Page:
The city of Flen is the center of the new military campaign. The soldiers there need tons of food and supplies to keep on the march. The economy of Keoland is straining to keep up. No only did the kingdom lose two trading partners, but also the influx of refugees from Geoff and Sterich increased the demand for goods and foodstuffs. The Yeomanry, whose citizen-soldiers defeated the giant and humanoid attacks, now has become Keoland’s key trading partner. Traditionally, such commerce has focused on the Javan River route, but this is a roundabout way to get to the Yeomanry capital of Loftwick. Not enough goods are getting to Flen and those that come take too long to get there. A faster route is needed.

It was Flen’s Merchant Guild that proposed the answer. Once there was a route through the mountains, they claimed, but it hadn’t been used for hundreds of years because it passed through the Bloodsworn Vale. A great battle was once fought there and it was said to be a place of ill omen. The guild masters convinced the military commanders that if the overland route could be reestablished, both Keoland and the Yeomanry would reap the benefits. The Freeholder of the Yeomanry agreed and so the plan was put in motion. Of course, with the military tied up in attacks against Sterich, few men could be spared to clear the vale of savage humanoids and other threats. So the call went out to mercenaries and adventurers to open the Bloodsworn Vale. They were promised gold, and the possibility of land and title. What adventuring party worth its ten foot poles could resist such an offer?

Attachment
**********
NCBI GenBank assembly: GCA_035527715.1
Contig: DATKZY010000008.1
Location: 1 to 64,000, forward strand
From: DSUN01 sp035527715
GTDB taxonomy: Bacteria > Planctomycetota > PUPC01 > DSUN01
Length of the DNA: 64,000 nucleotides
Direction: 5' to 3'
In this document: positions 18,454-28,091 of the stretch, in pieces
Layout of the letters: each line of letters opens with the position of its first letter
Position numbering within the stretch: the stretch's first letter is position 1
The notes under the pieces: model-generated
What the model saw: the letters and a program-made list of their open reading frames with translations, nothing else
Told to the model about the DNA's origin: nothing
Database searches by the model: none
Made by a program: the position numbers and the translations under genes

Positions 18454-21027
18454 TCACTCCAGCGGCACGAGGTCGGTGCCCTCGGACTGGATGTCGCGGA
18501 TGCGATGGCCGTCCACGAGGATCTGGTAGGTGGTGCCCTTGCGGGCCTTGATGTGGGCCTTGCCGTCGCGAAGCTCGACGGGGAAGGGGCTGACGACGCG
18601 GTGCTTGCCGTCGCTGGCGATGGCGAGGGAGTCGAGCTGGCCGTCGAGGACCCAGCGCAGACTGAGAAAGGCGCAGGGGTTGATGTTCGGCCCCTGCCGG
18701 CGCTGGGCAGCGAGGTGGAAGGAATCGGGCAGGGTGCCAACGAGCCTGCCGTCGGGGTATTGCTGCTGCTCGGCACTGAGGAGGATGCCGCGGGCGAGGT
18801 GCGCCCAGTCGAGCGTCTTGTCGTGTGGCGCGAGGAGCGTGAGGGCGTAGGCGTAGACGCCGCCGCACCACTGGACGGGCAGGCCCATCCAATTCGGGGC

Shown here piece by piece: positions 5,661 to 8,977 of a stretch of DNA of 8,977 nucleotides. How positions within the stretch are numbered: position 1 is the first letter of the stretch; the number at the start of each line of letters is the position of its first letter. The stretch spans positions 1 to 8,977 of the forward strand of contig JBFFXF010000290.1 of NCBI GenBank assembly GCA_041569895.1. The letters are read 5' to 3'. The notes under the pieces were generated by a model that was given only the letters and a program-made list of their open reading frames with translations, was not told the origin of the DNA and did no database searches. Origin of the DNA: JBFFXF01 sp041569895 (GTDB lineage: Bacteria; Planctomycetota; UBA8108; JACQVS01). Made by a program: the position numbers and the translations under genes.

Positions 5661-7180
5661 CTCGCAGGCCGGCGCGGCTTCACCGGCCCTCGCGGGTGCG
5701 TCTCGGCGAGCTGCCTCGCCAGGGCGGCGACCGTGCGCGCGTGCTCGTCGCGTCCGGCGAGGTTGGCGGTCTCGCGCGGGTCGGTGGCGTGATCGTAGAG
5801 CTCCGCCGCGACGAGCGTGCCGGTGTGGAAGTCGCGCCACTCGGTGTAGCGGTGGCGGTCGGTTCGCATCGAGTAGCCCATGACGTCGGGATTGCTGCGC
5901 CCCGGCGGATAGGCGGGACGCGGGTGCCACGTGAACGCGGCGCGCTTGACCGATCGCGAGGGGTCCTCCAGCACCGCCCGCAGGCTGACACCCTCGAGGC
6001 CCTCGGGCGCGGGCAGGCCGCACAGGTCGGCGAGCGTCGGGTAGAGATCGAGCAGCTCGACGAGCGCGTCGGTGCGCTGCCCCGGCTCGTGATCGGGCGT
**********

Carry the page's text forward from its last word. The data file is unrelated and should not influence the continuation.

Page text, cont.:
Tiger Army Never Dies!

I worked on GR stuff all day Saturday and Sunday, and then treated myself to a show last night as a reward. Tiger Army and the Street Dogs were playing at Neumo’s and I could not resist. I first saw Tiger Army a few years ago on the Punks vs. Psychos tour and they were great. Their first record has since become one of my favorites of the last few years. I had not had a chance to see them since though, because they only came to town supporting Social Distortion and that show was too expensive for my tastes (I instead chose to treasure my memory of seeing Social D at the Channel in Boston in 1987). Neumo’s was doing an all ages show and they did something strange to allow for it. They cut the room in half with metal barricades. The all ages section was down in front, while the 21 and over section was in the back (where the stairway to the bar was). I spent the show with “the kids” so I could be closer to the stage.